Germany dairy farmers strike, UK implications?

WHILE dairy farmers in the UK are struggling to cover costs even as milk prices are rising, on the continent the situation is even worse, with many of the major buyers cutting the price farmers receive for their milk.

On Monday an estimated 9,000 German farmers demonstrated outside a major dairy in Weihenstephan, while a large number of producers were planning to withhold milk from their regular outlets yesterday.

Many supermarket chains have slashed the retail price of dairy products and these reductions have been passed right down the chain to farmers.

Ernst Halbmayr, an executive committee member of the European Milk Board, said: "Farmers are not delivering milk to the dairies. A similar situation is developing in Italy, France, Luxembourg and Spain."

Romuald Schaber, leader of the BDM German association of 30,000 dairy-cattle farmers, said the group expected the boycott to last between a week and 10 days.

He asserted that participation was "overwhelming" with 80 per cent of farmers taking part "in some regions." The unsold milk is being fed to calves or dumped in farm-waste tanks.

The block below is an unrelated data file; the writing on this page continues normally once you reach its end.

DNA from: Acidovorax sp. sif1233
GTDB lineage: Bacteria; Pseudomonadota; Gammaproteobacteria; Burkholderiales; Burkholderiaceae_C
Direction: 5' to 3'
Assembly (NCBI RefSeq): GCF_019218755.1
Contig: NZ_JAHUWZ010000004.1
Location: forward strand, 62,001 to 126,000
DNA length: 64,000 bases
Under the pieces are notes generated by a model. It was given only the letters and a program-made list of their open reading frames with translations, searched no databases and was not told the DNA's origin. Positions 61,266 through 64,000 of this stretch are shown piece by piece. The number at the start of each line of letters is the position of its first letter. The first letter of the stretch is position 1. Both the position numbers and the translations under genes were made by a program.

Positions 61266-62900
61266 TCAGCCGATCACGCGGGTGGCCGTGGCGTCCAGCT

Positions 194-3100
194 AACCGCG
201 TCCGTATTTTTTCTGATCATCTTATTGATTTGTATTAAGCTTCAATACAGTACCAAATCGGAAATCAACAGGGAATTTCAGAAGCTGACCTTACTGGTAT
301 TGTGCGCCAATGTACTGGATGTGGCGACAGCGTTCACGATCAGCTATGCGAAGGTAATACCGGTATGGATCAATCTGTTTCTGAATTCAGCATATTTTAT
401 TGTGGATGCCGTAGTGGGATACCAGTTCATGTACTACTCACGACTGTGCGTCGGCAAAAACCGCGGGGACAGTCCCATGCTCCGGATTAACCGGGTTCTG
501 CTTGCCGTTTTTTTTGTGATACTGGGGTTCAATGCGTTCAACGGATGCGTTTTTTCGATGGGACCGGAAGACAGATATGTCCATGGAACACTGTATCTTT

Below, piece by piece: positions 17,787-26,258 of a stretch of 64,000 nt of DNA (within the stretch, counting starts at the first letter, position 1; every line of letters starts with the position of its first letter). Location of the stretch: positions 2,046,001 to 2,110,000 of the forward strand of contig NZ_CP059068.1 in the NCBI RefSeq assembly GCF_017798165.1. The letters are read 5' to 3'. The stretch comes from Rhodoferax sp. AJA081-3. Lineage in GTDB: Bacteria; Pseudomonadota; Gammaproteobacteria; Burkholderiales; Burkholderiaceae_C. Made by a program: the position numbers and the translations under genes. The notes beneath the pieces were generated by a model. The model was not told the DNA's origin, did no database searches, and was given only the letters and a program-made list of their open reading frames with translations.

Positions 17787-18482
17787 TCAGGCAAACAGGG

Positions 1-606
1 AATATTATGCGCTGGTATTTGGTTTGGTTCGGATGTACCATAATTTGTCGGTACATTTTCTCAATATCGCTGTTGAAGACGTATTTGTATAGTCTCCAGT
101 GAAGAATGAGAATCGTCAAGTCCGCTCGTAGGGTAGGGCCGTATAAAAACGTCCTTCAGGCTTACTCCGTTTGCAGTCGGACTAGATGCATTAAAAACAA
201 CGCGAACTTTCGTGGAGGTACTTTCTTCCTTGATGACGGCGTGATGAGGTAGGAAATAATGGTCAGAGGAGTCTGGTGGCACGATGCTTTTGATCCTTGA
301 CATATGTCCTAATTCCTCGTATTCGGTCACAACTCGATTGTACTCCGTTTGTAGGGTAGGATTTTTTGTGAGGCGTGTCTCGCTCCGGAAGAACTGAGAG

Ex-farm values have declined by more than 5 per cent in the past year on the continent, whilst production costs, as in the UK, have risen steeply.

Germany's dairy output prices are controlled by a few powerful companies which currently pay 27 euro cents (21.6p) a litre for milk in northern Germany according to BDM data.

In the UK falling production has forced the major UK supermarkets and the dairy companies to increase their prices to farmers, but if international dairy commodity prices fall then there is a possibility of downward pressure on ex-farm prices over here. The UK market remains in a state of uncertainty, with many farmers contemplating their future strategies.